- Bring him in the house on leash and let him sniff – let him get use to your home
- Take him out regularly for bathroom breaks – don’t forget to reward him with a treat after he goes
- Remind kids how to approach him and that the house is all-new to him
- Take him for a walk – bring treats and let him sniff the neighbourhood
- Teach family, neighbours and strangers how to approach your new dog for petting
- Put his bed and some toys from his previous home out
- Your goal during his first day is to help him learn about your home and have good experiences
Note – don’t bring your new dog or puppy home and just leave him alone while you go out.
What should I expect to do after day one with my new dog?
- Veterinarian visit – take your dog to the vet for a checkup and a microchip if he doesn’t have one.
- Learn about basic dog care.
- I.D. your pet and get your dog license – visit your local animal control and get a license. It’s the law and it will help get your dog back to you if he ever gets lost.
- Contact the shelter, previous owner or rescue with questions.
- Have fun!
Dogs bark for many different reasons. Figuring out the why behind your barking dog is the first step to treating the problem. Here’s a list to start with:
- Is your dog suffering from boredom?
- Does your dog have anxiety being alone?
- Is your dog fearful?
- Is your dog attention-seeking?
- Is your dog a ‘watchdog’?
1.) Boredom barking
Feed him with smart toys. Make sure he’s getting exercise and mental stimulation.
2.) Anxiety barking
See your veterinarian for diagnosis and treatment plan.
Find more information in our fact sheet Separation anxiety – Preventing and reducing dog anxiety when alone (PDF).
3.) Fear barking
Teach your dog that the things he’s afraid of are fantastic and predict fantastic things. Choose a humane trainer to help you and your dog.
4.) Attention-seeking barking
Many dogs bark to get attention or to make their guardian do something such as take them out or play with them.
To stop attention-seeking barking, stop rewarding him for it.
Don’t throw the ball, open the door or let him out of his crate if he is barking. These are all rewards to your dog.
He barks = ball goes away
He’s quiet = ball gets thrown
5.) Watchdog barking
Teach him to do something that isn’t compatible with barking. Teach him to get his toy so he can’t bark because he has his toy in his mouth.
Give him a time out
Teach him any time he barks more than a few times it results in him going in the penalty box.
- After he barks say “quiet”
- Next bark say “too bad” and immediately put him in another room
Eventually he’ll learn his barking causes him to be removed from the action.
Veterinary help for barking dogs
Deaf, geriatric and dogs suffering from separation anxiety may all bark excessively. Check with your veterinarian to see if there are any health reasons for the excessive barking.
Do not use any tools or techniques that cause physical or emotional distress, such as electronic shock collars. Learn why your dog is barking and then train him or provide enrichment. Barking is a natural dog behaviour.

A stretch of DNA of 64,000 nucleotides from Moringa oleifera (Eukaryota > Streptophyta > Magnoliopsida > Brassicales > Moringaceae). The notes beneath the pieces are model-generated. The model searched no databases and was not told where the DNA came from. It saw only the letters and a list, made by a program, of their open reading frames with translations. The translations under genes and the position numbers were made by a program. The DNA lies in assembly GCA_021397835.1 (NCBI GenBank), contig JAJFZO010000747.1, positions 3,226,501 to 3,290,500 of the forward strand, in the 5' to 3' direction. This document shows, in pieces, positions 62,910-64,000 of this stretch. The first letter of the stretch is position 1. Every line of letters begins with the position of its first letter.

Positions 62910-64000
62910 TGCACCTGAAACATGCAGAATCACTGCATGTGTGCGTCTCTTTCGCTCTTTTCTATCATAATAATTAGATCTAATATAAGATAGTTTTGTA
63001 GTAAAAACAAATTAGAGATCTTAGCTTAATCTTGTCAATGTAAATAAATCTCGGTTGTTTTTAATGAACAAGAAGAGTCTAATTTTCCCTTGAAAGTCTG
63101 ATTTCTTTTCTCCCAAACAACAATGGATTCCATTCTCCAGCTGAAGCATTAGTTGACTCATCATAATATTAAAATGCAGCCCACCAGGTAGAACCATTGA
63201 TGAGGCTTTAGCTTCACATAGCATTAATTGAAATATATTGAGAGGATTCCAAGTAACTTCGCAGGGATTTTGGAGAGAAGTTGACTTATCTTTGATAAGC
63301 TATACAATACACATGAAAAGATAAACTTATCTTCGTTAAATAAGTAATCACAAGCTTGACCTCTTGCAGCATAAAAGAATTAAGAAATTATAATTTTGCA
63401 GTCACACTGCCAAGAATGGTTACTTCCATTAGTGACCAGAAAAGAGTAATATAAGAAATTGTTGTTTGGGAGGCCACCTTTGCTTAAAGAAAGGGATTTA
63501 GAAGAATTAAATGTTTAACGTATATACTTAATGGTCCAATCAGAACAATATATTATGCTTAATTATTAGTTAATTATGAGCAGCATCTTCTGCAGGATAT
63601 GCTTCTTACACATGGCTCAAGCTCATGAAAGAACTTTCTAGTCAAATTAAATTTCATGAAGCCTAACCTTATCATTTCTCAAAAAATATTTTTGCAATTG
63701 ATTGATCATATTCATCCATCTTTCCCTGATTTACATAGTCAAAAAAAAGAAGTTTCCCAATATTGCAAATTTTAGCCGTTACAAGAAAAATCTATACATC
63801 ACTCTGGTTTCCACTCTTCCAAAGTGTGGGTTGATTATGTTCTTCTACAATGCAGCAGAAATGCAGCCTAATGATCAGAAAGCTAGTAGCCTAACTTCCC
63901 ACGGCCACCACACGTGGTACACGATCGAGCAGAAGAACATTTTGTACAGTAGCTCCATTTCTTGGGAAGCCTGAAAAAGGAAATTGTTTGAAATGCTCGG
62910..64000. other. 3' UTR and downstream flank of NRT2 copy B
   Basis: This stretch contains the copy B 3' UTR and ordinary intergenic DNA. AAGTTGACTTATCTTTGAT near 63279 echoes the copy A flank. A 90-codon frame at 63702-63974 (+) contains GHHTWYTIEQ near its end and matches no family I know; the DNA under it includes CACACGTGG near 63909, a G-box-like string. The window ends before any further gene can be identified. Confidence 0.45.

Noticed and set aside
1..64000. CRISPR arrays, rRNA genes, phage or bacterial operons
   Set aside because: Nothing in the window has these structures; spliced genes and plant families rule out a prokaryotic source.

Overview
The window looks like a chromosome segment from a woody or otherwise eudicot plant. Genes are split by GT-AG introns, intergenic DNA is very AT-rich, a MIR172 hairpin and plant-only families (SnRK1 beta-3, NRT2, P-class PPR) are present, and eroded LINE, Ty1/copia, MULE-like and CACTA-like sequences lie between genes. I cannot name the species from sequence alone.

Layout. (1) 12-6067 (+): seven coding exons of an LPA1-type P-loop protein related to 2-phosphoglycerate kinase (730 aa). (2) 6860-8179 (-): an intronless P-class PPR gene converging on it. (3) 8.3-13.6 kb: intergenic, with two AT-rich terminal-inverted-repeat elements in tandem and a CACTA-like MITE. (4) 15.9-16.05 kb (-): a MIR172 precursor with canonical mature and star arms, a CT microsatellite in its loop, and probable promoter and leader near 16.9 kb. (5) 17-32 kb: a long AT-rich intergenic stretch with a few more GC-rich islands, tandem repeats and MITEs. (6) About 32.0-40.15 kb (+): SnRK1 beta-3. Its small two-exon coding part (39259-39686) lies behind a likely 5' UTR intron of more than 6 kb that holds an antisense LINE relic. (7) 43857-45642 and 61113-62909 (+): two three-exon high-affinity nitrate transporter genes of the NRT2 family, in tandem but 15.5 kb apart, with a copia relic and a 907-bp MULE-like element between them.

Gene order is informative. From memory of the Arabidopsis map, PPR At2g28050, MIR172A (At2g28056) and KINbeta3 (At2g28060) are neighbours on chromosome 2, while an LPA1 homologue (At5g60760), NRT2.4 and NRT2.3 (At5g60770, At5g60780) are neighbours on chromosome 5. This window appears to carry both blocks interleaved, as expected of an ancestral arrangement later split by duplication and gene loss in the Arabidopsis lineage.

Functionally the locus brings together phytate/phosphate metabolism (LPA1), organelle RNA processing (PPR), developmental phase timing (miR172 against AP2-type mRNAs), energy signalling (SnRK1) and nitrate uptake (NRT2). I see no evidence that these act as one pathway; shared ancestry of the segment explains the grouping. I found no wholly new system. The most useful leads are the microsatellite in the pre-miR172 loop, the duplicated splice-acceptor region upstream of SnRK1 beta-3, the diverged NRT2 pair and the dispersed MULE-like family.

There are lots of things to consider before you get second dog:
- Is your dog ok with another dog living in his home?
- Does he just like his doggie friends at the park?
- Maybe fostering a dog will help you and your dog test the waters?
- What are the extra costs of having a second dog?
You may think it’s a great idea however your dog may not want a live-in buddy.
Learn more about whether you should get a second dog, watch our video:
“Spaying” and “neutering” are surgical procedures used to prevent pets from reproducing. In a female animal, “spaying” consists of removing the ovaries or uterus and ovaries. The technical term is ovariectomy or ovariohysterectomy. For a male animal, “neutering” involves the removal of the testicles, and this is known as castration.
In addition to preventing unwanted offspring, spaying or neutering has many health and behavioural benefits to the animal.
If you are adopting your cat, dog or rabbit from the BC SPCA, spay/neuter is included in the adoption fee.
For other animals, the cost of spaying or neutering your pet depends on many factors and will vary according to each pet’s circumstances and needs. For example, a large dog will cost more than a small dog. If your pet is overweight or in heat this can also add to the cost. Contact your veterinarian to get a more accurate idea of the costs involved for your pet.
The cost of spaying/neutering is small when compared to other costs of pet care, such as what you will spend on food for your pet over their lifetime.
Consider the possible costs if you do not spay or neuter. If your pet should wander off in search of a mate, you may be faced with paying fines and impoundment fees. You may also be faced with the additional costs of caring for puppies or kittens for whom finding homes may be difficult. Worse yet, think of the costs should your pet be injured while roaming for a mate.
Spaying or neutering is a one-time investment with life-long health and welfare benefits for your companion.
If you require financial assistance, learn about low-cost spay/neuter programs in B.C.
Vaccines protect your pet from getting diseases that are contagious and possibly fatal. Vaccinating your pet doesn’t just protect your pet, it also protects other pets in the community who may be too young or sick to be vaccinated. Vaccines also protect against some diseases that can be passed from pets to people.